Safety Zone

Capt_Peter_Squicciarini Operating in the ‘other’ fog can kill too

January 24, 2013

If you read Joel Milton’s blog about operating in fog, he was talking about the meteorological temperature dew point spread that causes the mist that closes in around you. Of course, this always occurs at the worst time and place.

If you can’t see where you’re going, bad things can happen. His advice to limit or avoid sailing in fog is very prudent.

But there is another kind of fog, and it is not Mother Nature’s doing. It is man-made and self-inflicted. Even in the clearest weather, not looking (and seeing) where you are going can kill you just as fast as Joel’s fog.

Rule 5 – “Lookout,” of the Navigation Rules states: “Every vessel shall at all times maintain a proper lookout by sight and hearing as well as by all available means appropriate in the prevailing circumstances and conditions so as to make a full appraisal of the situation and of the risk of collision.”

Failing to keep a proper lookout has been the cause of many a bad day at sea. Motoring around without a proper lookout is just asking for trouble. Add in allisions, groundings, and near misses to round out the consequences of failing to observe Rule 5, not just in Joel’s fog, but every day you’re underway.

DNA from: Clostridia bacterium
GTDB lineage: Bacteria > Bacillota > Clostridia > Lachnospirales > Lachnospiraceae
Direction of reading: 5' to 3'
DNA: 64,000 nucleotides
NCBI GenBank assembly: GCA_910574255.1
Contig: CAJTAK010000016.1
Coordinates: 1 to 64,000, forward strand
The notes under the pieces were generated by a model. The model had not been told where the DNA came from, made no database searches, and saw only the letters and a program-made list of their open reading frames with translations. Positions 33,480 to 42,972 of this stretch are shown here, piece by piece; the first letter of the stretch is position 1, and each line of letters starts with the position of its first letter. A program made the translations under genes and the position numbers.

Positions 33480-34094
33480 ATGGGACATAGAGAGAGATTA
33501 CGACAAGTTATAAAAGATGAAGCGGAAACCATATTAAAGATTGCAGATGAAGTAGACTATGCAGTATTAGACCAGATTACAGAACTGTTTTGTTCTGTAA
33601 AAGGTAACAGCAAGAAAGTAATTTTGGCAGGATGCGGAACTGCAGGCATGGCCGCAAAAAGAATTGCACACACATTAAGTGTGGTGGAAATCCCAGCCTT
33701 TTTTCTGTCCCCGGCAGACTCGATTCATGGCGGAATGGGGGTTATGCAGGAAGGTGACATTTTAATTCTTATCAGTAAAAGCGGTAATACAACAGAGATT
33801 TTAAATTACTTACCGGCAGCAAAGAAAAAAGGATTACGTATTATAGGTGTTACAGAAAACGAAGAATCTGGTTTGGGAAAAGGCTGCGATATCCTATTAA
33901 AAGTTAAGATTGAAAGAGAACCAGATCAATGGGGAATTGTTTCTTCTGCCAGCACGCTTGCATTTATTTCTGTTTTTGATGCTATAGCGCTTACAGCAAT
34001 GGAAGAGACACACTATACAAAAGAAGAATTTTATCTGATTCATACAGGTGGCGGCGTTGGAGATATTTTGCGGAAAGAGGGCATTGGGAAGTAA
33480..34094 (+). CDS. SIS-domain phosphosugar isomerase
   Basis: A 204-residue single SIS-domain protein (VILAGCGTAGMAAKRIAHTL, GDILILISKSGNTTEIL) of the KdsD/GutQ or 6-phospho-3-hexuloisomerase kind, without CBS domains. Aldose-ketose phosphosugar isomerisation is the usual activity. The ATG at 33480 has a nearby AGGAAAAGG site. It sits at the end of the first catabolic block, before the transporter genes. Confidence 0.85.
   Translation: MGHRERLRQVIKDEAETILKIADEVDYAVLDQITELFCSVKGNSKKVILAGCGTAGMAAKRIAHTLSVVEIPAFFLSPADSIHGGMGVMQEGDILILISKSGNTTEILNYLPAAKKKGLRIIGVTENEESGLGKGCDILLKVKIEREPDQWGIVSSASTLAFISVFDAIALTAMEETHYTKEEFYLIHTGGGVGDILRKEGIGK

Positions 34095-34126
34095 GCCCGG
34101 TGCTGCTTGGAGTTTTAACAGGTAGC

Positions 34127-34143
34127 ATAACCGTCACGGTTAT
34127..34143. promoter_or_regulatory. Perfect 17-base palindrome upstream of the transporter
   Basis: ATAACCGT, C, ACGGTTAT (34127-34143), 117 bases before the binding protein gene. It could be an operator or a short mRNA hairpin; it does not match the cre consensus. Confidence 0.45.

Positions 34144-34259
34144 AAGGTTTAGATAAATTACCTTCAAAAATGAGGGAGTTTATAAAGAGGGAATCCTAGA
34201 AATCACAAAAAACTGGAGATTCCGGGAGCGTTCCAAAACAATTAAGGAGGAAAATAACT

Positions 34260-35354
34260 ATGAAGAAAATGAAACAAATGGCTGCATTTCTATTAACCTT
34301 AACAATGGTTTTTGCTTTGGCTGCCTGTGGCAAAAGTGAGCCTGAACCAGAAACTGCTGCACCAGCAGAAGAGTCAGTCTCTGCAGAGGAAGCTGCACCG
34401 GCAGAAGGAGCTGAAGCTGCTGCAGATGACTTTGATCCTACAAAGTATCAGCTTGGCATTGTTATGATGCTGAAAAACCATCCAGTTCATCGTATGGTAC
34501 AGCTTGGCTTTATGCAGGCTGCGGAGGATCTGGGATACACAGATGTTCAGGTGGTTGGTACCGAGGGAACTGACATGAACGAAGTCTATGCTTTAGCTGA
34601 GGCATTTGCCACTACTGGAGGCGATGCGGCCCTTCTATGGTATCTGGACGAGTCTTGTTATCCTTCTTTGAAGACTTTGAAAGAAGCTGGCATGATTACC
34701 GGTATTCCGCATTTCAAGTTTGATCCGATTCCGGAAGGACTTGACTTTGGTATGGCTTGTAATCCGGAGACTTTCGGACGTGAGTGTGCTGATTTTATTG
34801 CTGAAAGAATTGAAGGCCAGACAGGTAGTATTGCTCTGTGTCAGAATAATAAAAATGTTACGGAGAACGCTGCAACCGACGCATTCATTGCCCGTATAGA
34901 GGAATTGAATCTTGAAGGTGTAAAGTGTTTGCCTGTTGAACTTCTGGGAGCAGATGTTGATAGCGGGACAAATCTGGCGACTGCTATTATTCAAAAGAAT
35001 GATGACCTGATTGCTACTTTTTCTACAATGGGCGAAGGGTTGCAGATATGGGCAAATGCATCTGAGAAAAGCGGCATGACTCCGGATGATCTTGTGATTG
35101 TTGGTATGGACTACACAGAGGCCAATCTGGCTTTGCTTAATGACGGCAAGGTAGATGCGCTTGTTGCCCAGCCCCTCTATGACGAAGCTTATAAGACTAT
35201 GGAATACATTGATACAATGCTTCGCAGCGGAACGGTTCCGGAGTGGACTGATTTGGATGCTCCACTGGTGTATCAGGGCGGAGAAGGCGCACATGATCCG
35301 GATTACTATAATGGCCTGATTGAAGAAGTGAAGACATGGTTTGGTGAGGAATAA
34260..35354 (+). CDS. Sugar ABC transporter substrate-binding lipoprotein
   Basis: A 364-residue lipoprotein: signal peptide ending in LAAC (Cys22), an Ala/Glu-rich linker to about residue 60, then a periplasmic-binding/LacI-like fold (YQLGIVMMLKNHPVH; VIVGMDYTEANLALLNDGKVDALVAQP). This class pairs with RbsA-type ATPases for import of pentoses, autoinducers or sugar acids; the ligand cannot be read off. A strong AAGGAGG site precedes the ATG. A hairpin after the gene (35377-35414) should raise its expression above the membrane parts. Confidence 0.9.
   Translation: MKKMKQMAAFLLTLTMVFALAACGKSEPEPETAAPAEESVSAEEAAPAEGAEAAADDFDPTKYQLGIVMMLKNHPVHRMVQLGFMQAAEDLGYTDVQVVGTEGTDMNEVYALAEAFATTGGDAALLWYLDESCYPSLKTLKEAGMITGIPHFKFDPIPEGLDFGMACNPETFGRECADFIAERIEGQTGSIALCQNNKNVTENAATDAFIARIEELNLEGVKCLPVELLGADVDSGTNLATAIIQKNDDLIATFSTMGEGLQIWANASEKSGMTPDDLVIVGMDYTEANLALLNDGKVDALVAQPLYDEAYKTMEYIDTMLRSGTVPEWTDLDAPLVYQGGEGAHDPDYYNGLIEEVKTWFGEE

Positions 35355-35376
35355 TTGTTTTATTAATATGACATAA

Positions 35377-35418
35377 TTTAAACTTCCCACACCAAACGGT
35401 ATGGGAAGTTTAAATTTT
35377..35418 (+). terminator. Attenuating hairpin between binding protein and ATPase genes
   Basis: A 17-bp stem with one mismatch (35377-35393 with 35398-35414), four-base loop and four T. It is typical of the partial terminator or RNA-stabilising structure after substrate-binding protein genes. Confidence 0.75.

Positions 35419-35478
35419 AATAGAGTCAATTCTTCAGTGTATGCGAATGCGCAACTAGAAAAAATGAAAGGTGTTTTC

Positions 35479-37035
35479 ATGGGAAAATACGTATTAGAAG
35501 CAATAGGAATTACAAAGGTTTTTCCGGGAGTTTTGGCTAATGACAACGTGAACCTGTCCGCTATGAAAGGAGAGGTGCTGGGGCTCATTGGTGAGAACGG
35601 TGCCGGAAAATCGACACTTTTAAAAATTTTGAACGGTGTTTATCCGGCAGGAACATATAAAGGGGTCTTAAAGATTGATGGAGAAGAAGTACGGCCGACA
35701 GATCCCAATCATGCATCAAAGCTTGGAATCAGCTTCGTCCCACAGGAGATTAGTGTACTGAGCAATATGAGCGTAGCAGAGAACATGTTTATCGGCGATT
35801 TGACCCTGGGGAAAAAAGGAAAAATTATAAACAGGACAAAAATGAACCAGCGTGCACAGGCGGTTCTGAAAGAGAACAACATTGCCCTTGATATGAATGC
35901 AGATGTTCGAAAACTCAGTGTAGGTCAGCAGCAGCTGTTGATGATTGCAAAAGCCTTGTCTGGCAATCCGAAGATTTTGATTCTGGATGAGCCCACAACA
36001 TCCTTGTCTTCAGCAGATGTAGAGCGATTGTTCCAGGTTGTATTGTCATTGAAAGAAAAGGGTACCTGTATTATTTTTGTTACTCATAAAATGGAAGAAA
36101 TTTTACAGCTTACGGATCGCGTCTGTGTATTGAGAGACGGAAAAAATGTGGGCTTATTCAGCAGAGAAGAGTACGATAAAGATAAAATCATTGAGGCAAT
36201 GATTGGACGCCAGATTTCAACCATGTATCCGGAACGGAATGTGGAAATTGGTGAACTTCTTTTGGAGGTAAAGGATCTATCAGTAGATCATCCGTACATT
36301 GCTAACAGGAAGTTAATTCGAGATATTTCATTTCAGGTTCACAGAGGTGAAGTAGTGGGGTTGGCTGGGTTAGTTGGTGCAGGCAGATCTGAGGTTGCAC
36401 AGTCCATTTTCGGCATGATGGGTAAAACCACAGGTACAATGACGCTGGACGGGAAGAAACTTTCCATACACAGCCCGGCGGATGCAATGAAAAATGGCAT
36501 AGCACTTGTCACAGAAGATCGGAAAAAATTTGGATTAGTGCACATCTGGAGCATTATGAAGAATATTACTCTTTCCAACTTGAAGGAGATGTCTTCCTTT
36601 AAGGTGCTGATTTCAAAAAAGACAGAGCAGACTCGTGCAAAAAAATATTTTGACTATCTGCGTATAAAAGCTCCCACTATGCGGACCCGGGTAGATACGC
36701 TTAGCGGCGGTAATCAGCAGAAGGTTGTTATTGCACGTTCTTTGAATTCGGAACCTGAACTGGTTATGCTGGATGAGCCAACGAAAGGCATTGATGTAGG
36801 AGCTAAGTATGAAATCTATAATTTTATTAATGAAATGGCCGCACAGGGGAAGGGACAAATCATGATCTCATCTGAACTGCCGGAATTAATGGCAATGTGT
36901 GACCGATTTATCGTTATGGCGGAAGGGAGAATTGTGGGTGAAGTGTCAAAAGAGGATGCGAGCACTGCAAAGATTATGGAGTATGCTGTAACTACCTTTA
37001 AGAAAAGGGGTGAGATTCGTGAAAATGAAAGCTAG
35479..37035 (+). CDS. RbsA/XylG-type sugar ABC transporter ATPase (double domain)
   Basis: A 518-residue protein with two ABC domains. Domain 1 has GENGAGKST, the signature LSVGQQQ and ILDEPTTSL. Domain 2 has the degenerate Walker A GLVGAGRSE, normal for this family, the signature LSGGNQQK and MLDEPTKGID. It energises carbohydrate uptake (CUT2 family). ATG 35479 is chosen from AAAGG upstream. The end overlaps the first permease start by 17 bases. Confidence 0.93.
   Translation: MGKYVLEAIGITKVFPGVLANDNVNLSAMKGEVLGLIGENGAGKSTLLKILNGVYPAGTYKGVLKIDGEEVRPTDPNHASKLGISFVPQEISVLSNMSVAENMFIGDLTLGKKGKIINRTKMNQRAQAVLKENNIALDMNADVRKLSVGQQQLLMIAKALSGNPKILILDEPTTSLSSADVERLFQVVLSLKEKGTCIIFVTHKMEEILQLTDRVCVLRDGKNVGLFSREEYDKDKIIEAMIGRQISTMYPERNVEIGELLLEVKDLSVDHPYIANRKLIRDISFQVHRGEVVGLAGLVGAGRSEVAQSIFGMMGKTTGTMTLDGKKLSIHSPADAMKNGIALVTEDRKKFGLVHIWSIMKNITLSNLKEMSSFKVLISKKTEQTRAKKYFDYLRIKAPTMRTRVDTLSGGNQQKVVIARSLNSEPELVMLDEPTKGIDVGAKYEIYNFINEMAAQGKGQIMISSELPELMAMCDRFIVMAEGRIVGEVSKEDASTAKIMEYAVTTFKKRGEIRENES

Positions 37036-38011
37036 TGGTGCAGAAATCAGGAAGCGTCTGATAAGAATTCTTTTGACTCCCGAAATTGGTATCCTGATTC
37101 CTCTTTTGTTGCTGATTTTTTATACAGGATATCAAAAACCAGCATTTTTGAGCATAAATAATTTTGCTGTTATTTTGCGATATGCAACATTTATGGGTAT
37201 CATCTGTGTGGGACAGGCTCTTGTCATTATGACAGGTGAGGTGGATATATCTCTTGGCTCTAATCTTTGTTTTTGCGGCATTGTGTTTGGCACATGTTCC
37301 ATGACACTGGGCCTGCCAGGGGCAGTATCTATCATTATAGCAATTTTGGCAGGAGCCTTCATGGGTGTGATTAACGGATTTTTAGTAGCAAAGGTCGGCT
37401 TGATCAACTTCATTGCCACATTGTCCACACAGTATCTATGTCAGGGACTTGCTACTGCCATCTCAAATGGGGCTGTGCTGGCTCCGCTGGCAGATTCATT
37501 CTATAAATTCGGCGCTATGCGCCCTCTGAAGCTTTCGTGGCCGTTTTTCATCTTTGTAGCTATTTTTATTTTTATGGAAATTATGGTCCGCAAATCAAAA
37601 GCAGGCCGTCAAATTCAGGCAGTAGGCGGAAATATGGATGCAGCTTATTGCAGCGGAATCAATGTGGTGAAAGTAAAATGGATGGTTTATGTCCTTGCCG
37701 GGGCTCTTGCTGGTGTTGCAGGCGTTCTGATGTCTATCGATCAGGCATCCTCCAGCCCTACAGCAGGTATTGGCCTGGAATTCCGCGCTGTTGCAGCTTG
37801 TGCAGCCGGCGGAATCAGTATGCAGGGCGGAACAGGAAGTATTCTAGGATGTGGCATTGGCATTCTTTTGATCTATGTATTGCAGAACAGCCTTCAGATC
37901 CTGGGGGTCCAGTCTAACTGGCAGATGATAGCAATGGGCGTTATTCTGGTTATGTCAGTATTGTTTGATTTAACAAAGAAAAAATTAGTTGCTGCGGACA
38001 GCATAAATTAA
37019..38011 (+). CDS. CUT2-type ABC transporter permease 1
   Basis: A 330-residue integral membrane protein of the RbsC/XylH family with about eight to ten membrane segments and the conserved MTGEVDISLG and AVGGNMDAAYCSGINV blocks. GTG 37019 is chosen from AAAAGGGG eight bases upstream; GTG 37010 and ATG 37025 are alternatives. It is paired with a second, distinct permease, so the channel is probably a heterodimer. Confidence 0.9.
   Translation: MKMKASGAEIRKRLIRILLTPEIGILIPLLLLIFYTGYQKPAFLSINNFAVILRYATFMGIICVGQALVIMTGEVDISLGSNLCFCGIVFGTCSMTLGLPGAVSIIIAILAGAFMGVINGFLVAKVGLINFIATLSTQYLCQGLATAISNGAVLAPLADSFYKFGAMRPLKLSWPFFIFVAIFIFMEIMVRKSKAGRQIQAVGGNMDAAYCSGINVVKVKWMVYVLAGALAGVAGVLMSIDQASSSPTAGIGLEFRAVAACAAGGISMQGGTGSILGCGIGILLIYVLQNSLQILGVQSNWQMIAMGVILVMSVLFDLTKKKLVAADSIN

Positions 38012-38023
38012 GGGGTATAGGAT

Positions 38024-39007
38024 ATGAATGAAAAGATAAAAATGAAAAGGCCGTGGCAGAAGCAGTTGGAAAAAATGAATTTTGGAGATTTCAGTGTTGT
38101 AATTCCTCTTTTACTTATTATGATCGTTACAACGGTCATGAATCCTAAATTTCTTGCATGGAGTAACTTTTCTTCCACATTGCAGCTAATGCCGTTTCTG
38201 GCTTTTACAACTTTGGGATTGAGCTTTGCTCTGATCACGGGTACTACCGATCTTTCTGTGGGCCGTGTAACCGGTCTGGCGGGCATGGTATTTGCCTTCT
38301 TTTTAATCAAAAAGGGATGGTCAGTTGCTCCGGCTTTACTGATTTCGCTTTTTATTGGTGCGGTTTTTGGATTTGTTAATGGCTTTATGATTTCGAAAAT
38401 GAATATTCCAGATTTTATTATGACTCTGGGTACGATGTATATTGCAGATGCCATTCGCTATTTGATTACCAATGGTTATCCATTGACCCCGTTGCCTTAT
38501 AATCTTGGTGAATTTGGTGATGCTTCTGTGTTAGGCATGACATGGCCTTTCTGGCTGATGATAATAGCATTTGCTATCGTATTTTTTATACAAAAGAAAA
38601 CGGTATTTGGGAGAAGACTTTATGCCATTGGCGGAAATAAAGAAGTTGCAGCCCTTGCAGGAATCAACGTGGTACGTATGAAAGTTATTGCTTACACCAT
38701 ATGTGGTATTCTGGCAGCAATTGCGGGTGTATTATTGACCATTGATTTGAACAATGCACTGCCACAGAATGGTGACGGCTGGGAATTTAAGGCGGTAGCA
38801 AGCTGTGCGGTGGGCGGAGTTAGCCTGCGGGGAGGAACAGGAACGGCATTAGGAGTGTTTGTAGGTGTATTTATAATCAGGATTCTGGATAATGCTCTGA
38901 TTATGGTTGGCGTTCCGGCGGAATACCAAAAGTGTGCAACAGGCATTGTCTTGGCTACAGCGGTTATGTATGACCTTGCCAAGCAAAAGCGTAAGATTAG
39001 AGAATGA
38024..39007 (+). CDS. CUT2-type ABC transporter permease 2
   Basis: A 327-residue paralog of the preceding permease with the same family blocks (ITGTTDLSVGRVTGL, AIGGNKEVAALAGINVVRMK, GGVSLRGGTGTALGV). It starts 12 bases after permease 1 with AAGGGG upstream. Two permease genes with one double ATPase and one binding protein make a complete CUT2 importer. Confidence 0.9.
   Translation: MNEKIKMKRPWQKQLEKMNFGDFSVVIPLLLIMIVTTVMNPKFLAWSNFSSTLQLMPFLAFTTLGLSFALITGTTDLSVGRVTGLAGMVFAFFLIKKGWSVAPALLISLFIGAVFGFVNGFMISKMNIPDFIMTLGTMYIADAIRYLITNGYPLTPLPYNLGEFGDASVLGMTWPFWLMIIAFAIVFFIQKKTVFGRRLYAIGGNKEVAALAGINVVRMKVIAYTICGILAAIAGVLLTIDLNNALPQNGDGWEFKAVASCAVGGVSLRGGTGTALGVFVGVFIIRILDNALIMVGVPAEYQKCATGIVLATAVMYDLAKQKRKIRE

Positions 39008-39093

In 2010, the tug Caribbean Sea and sludge barge Resource collided with the amphibious passenger vehicle DUKW 34 on the Delaware River. It was a classic and tragic example of the failure to maintain a proper lookout. The watch was distracted and wasn’t being a vigilant lookout. He never saw the DUKW. Two fatalities resulted.

Every day that I’m out in the harbor I see tugs pushing barges where the tugs’ wheelhouse can’t see ahead, around, or over the barge. I expect to see a lookout with a radio forward on the barge. Too often I don’t see that lookout. The guy is sailing blind.

Violate Rule 5 at your, and everyone else’s, peril. So watch where you’re going.

Sail safe!

Expand/View Comments -  1 Comments
01/24/2013 18:57:44 Fred Goldsmith says:

A violation of Rule 5, the lookout rule, is also deemed a violation of a safety statute or regulation and, under the general maritime law's "Pennsylvania Rule," when an accident occurs and litigation results, the violating vessel (and its company) will be presumed at fault and required to prove not only that the rule violation did not cause the accident, but that it "could not have." Further, in Jones Act personal injury litigation, where the company violates a safety statute and this is causally related to the accident, the seaman cannot be held comparatively negligent or at fault, i.e., his damages, should he (or she) prevail, cannot be reduced. Finally, such a rule violation can trigger a finding of "negligence per se." Rule 5 and the other Inland Rules are now found in the Code of Federal Regulations. Serious stuff when a rule, statute, or regulation is violated. Fred Goldsmith, Goldsmith & Ogrodowski, LLC, River, Rail & Motorcycle Lawyers, Pittsburgh, PA


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